Book Response to Anne Bogart’s A Director Prepares

When In Doubt, When You Are Lost, Don’t Stop

Art serves us best precisely at that point where it can shift our sense of what is possible, when we know more than we knew before, when we feel we have – by some manner of a leap – encountered the truth. That, by the logic of art, is always worth the pain.

— T.S. Eliot 

After I read Anne Bogart’s A Director Prepares, I generalized 3 sets of questions that I told myself I will ask myself every time before I start a project, I have to be very truthful and clear about the answers to these 3 sets of questions as a director.

1). A piece/decision is made, the project is the outcome, but what about the BEFORE?   – – What do you value? Why does it matter to you? Why do you want to make this project? What is your priority?

Rethink the results of the process, not the outcome. Staying truthful to your intention and take the initiatives in what you do in every step are two of the core things I got out from this book, it sounds simple but it is not absolutely not easy; all the decision from casting the actors to the willingness and the bravery to take risk. Moreover, to bear in mind this mindset and take accordingly action to each steps in the process despite of all the criticism. The criticism from your crew, your first review, and your self-doubt of your own creation, personally I am always the one that go most harsh on my own creative project. It’s not uncommon that as an artist I feel stupid when my genuine intention is not being reciprocated; however, with a truthful intention, it always lead to more discovery and unexpected outcomes.

One thing I learned from the process to develop The Seagull is to not judge the characters despite you think you would never be friend with them personally. A vital mindset for a director is to adopt the attitude that the project is an adventure larger than anything you might imagine, an entity that will challenge you to find an instinctual path through it. By not allowing yourself stay superior than your project, you open a door for yourself to a lot more triggers to more adventures of unlimited possibility. Additionally, you will need a like-mind team to “hold your hand” through this expeditionary adventure.

2). Speaking of a team, ask yourself, who do you want to work with?

“You cannot create results; you can only create the conditions in which something might happen”. (Page. 124) Bogart talks about how good actors are ready to embarrass themselves in every moment, the habit and mindset of ready to begin a self-discovery adventure in every moment. As a director, I certainly need to know what I am looking for, but having a right team to go explore the right questions and “discern when and how to ask them” (Page. 131) will take me further. As Robert Lepage once said he doesn’t like the idea of casting roles, he likes to choose interesting people to work with and see what they can bring to the characters. There are always doubt, fears, anxiety to push through a creative project that is personal to you, working with people who have the attitude of wanting to take risk and to ready to challenge themselves for the sake of art and self-growth will push through the project with you together, and when you all find a personal and mutual reason to do some, your clear and strong intention will resonate with your audience. As a Japanese director Tadashi Suzuki once temarked: ‘There is no such thing as good or bad acting, only degrees of profundity of the actor’s reason for being on stage.’ This reason is manifest in your body and in your energy. (Page. 119)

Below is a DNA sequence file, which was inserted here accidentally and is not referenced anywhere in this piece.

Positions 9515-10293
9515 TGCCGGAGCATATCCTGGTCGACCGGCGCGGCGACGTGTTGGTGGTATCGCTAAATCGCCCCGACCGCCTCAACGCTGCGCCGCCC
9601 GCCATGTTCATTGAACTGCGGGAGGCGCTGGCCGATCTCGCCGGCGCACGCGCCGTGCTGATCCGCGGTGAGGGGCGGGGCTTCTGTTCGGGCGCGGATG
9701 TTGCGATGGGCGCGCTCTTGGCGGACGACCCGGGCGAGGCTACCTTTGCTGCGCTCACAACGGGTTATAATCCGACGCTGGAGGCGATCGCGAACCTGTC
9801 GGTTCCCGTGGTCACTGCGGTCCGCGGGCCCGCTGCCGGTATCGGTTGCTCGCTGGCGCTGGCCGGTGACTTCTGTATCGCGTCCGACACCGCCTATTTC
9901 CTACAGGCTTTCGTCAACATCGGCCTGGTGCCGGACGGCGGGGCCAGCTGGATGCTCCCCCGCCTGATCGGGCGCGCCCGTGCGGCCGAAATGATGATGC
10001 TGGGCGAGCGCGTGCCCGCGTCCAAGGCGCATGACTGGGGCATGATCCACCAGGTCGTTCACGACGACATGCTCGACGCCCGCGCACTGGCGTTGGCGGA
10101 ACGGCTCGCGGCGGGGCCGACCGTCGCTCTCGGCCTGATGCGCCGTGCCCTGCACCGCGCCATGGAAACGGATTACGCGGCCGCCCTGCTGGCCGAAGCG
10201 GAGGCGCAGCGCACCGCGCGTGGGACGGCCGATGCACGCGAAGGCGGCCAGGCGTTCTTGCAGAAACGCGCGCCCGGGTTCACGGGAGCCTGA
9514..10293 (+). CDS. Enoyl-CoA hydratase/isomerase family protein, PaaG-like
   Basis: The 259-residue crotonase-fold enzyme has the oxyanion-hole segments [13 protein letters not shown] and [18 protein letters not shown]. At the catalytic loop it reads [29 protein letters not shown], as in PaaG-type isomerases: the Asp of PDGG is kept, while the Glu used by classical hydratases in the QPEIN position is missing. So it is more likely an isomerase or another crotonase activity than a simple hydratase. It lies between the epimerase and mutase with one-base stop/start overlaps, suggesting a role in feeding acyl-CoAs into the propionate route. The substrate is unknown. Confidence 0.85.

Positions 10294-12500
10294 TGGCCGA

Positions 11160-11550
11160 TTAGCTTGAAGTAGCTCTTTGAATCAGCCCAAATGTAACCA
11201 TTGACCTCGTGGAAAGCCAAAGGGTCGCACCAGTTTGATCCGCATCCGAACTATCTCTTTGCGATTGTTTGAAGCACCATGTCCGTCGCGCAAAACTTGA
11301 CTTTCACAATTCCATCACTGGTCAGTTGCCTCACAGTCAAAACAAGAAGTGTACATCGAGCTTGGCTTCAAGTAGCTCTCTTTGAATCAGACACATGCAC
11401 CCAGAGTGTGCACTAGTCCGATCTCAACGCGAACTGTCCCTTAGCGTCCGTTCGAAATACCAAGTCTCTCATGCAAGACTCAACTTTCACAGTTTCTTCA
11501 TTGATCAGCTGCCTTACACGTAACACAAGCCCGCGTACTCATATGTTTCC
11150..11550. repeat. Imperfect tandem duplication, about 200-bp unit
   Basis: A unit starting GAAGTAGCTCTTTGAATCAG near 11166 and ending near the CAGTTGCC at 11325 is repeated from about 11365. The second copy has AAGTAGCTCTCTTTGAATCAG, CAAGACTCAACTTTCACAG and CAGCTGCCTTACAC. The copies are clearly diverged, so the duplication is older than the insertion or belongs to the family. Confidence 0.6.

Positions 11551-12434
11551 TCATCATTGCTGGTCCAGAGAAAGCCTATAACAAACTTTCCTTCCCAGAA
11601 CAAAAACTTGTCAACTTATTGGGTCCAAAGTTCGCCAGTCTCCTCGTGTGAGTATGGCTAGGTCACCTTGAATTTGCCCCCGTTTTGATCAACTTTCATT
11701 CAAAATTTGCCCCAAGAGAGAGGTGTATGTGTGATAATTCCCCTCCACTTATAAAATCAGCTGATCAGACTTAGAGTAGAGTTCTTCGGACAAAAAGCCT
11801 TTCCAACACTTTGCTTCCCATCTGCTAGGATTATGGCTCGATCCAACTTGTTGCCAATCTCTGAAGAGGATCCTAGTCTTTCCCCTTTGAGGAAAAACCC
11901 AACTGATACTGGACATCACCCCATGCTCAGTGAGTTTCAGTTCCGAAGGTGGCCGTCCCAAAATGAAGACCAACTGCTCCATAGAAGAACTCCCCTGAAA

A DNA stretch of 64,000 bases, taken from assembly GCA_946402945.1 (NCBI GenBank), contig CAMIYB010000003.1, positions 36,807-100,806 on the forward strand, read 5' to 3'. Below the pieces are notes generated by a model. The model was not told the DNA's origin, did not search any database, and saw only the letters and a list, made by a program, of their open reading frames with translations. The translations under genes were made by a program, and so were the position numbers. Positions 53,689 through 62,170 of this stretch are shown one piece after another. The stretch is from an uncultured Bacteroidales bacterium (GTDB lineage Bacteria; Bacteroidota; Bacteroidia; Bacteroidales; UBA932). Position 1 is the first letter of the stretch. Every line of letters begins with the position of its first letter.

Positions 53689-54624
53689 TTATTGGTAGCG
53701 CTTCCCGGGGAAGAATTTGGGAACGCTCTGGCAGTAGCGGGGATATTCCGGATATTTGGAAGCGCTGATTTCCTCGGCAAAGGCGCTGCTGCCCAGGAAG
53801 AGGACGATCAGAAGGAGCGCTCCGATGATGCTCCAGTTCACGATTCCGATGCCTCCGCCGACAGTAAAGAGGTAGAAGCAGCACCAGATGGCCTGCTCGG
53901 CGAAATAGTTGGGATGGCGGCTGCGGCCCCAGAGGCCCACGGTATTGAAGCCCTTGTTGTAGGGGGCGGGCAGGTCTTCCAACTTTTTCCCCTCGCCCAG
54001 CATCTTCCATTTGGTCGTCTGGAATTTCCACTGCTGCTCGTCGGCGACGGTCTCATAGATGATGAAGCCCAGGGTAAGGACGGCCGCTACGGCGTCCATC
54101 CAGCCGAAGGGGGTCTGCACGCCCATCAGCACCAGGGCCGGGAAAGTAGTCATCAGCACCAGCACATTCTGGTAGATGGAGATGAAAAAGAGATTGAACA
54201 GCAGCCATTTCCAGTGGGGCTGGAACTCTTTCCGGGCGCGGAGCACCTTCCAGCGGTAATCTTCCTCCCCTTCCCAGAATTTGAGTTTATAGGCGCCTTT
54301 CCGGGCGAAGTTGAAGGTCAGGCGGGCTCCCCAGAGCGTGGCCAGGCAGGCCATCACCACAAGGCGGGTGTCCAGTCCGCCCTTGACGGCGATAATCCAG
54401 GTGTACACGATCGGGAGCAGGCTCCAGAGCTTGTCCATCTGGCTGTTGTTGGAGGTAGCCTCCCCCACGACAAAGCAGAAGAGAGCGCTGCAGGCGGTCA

3). This is your own bullshit, why should people care about it?

            — be truthful with your job, and they will find their own reasons.

A director cannot hide from an audience because intentions are always visible, palpable. An audience senses your attitude towards them. They smell your fright or condescension. They know instinctively that you want only to impress or conquer. They sense your engagement or lack of it. These qualities live in your body and are visible in your work. You must have a reason to do what it is you do because these reasons are felt by anyone who comes in contact with your work. It matters how you treat people, how you take responsibility in a crisis, what values you develop, your politics, what you read, how you speak and even which words you choose. You cannot hide. (Page. 119)

“In art, the truth is always [manifesting] in the experience of it”(Page. 120). There might be various intentions for a director to do a project, but for me personally, it is always an endless journey with myself and with others individuals that leads to more discoveries, and it is about sharing my inspiration with the world, hopefully through my sincerity and the challenges I pushed through I can shift their sense of what is possible, thereby to inspire my audience. At the end of the day, we all are not that different, we are all human who search for meanings in the things we do and wants to be love. Although I was talking about how be clear and truthful about the answers to all these 3 sets of questions, but it is ok to not know the exact answer, as long as you keep exploring.

I am glad that this book reinforces my belief of having a clear intention/reason to direct a project, and figure out what a project means to you personally are 2 of the most essential elements in order to genuinely touch your audience, and when you’re clear about those questions, choose the right team to push through the project with you together in this journey of creation and exploration.Of course there are ways more jobs need to be done as a director to produce a good project, as well as from a more practical standpoint; the financial factor in a production, but these are the foundation to off a good start.

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